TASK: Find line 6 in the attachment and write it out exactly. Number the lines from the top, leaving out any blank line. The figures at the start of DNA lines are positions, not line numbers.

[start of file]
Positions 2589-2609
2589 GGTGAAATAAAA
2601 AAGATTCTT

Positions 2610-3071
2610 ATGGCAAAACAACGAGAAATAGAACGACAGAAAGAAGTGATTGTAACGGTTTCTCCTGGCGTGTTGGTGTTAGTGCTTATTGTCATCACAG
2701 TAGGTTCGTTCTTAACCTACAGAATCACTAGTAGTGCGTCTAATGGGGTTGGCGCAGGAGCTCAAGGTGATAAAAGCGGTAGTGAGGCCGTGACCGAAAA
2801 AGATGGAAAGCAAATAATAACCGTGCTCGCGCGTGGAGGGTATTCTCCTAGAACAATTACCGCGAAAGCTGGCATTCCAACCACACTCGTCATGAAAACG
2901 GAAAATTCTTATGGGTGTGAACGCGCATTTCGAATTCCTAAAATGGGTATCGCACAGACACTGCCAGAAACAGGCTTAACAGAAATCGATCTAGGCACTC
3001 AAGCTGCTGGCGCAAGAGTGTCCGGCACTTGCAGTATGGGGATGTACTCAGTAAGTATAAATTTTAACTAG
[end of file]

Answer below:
2701 TAGGTTCGTTCTTAACCTACAGAATCACTAGTAGTGCGTCTAATGGGGTTGGCGCAGGAGCTCAAGGTGATAAAAGCGGTAGTGAGGCCGTGACCGAAAA